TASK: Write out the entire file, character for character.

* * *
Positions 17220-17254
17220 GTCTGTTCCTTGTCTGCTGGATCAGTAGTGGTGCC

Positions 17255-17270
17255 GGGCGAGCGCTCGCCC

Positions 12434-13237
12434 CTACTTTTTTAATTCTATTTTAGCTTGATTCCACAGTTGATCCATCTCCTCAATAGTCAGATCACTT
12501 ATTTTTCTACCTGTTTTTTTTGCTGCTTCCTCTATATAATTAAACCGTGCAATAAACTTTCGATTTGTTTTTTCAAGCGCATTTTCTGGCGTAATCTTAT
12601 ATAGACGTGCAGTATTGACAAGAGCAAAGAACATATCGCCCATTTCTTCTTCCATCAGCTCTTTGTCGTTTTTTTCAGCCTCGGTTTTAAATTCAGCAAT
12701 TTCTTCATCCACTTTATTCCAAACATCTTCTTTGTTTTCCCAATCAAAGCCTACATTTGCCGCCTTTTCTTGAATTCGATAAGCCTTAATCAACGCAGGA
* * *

Positions 17220-17254
17220 GTCTGTTCCTTGTCTGCTGGATCAGTAGTGGTGCC

Positions 17255-17270
17255 GGGCGAGCGCTCGCCC

Positions 12434-13237
12434 CTACTTTTTTAATTCTATTTTAGCTTGATTCCACAGTTGATCCATCTCCTCAATAGTCAGATCACTT
12501 ATTTTTCTACCTGTTTTTTTTGCTGCTTCCTCTATATAATTAAACCGTGCAATAAACTTTCGATTTGTTTTTTCAAGCGCATTTTCTGGCGTAATCTTAT
12601 ATAGACGTGCAGTATTGACAAGAGCAAAGAACATATCGCCCATTTCTTCTTCCATCAGCTCTTTGTCGTTTTTTTCAGCCTCGGTTTTAAATTCAGCAAT
12701 TTCTTCATCCACTTTATTCCAAACATCTTCTTTGTTTTCCCAATCAAAGCCTACATTTGCCGCCTTTTCTTGAATTCGATAAGCCTTAATCAACGCAGGA